Northport Power StationEdit profile
The Northport Power Station is a natural gas and conventional oil electric power generating station located on the north shore of Long Island, at Waterside Avenue & Eatons Neck RoadCoordinates: 40°55′22.1″N 73°20′34″W / 40.922806°N 73.34278°W / 40.922806; -73.34278 in Northport, New York. The facility was built by the Long Island Lighting Company (LILCO) in 1967. In August 2007 the Northport Power Station became part of National Grid USA as part of their purchase of KeySpan Energy. The plant's electric output is distributed via Long Island Power Authority (LIPA).
Northport is the largest oil-fired electric generating station on the East coast. The four enormous smoke stacks which are a defining landmark of Northport can be seen as far away as Connecticut across Long Island Sound. Each stack is 600 feet tall (183 m).Age and pollution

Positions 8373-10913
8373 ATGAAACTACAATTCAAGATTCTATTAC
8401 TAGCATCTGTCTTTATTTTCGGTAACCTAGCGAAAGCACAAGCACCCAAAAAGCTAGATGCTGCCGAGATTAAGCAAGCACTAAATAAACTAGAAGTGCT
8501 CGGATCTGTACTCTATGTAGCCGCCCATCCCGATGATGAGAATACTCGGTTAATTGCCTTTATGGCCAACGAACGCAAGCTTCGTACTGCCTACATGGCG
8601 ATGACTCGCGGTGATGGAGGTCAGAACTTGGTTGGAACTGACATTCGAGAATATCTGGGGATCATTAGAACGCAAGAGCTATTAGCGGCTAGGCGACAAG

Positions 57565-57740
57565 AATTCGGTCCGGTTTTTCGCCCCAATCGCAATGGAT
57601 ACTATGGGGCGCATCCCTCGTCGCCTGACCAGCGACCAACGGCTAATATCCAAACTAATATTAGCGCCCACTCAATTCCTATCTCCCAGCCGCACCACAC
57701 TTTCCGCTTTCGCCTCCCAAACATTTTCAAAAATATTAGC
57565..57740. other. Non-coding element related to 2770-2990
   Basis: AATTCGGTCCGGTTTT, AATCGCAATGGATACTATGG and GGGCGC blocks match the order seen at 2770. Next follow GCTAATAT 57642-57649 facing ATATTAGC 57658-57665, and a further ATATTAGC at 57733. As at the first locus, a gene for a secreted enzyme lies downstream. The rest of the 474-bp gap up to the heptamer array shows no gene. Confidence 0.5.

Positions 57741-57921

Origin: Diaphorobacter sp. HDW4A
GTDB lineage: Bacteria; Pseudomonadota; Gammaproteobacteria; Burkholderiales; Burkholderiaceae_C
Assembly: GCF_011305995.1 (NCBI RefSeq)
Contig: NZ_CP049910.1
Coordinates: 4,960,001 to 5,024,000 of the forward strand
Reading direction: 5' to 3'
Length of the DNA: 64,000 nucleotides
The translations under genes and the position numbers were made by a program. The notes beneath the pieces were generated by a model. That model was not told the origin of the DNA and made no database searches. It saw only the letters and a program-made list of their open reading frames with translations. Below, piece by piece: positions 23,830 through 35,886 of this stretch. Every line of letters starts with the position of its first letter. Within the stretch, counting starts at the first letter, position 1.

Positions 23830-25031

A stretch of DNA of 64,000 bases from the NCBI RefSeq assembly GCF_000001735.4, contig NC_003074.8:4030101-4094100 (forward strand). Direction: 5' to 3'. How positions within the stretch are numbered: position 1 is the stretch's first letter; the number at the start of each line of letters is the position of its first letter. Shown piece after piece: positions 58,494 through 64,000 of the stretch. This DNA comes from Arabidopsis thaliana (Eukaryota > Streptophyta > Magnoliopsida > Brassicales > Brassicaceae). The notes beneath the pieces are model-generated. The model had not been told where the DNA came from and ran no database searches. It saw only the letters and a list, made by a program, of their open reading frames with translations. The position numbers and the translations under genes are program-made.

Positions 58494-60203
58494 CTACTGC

In 2005, a coalition of New York environmental groups issued a report which named the Northport Power Station as the number one polluting plant on Long Island and the second most polluting plant in the Northeast. The plant outputs 5.2 million metric tons of carbon dioxide every year. The reason for these concerns primarily lay with the age of the power plant. The plant was constructed in the 1960s and 1970s, using technologies which are now outdated. When Unit-4 was completed in 1977 it was among the last conventional oil fired-units built in the United States. The plant is exempt from Clean Air Act emissions standards because it was grandfathered in when the law was passed.
As a result of pollution and health concerns, United States Senator Charles E. Schumer and Suffolk County Legislator Jon Cooper have been calling for modernizing the inefficient Northport Power Station.